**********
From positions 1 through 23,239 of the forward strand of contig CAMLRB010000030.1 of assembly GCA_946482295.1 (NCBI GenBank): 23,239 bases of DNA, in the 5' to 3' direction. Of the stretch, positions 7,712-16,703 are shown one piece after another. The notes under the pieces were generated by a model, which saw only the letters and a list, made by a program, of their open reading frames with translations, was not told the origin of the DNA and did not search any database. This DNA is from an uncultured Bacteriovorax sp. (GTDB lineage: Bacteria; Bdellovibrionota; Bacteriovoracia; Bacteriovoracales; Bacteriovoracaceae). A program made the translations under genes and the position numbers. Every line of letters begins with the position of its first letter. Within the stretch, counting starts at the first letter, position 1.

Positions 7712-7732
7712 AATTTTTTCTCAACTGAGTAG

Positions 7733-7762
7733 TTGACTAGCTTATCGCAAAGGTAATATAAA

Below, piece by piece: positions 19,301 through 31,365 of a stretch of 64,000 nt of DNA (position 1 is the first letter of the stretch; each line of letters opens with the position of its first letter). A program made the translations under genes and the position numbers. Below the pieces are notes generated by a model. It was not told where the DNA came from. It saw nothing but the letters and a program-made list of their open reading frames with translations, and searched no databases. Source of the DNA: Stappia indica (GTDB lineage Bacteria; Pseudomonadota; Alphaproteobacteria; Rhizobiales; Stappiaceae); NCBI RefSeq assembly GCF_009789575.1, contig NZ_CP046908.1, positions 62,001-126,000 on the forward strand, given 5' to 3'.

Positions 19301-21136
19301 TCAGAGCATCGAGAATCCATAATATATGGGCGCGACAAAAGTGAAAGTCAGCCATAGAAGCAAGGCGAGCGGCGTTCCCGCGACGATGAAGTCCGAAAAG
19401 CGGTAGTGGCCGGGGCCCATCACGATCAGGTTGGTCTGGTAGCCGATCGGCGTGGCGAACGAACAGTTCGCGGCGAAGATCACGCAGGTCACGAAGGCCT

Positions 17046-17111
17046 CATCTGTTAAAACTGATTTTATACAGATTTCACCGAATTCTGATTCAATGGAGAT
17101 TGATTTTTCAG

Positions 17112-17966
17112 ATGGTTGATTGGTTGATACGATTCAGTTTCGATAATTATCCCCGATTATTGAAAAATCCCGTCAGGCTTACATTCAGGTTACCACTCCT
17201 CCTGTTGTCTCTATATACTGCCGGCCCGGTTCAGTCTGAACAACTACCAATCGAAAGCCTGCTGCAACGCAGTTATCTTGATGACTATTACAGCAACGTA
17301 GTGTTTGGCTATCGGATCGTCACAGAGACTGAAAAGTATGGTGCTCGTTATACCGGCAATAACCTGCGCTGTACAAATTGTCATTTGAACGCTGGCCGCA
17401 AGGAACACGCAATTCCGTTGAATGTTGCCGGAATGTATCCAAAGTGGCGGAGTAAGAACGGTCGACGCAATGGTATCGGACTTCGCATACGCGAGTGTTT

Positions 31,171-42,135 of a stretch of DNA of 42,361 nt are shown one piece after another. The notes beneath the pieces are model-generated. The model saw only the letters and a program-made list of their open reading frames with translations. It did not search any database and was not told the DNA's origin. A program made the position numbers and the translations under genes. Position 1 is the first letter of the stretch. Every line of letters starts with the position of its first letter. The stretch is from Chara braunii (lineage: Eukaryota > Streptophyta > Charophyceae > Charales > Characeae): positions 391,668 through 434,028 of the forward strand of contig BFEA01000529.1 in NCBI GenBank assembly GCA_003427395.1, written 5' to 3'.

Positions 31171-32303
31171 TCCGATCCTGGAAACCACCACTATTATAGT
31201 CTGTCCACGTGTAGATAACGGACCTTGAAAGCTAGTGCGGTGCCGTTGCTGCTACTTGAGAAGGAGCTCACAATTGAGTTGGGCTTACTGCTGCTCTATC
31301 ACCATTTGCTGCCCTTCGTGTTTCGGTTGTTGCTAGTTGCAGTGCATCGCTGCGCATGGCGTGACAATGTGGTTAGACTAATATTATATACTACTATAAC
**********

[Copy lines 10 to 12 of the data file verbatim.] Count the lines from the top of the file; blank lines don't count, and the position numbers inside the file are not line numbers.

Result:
Positions 17046-17111
17046 CATCTGTTAAAACTGATTTTATACAGATTTCACCGAATTCTGATTCAATGGAGAT
17101 TGATTTTTCAG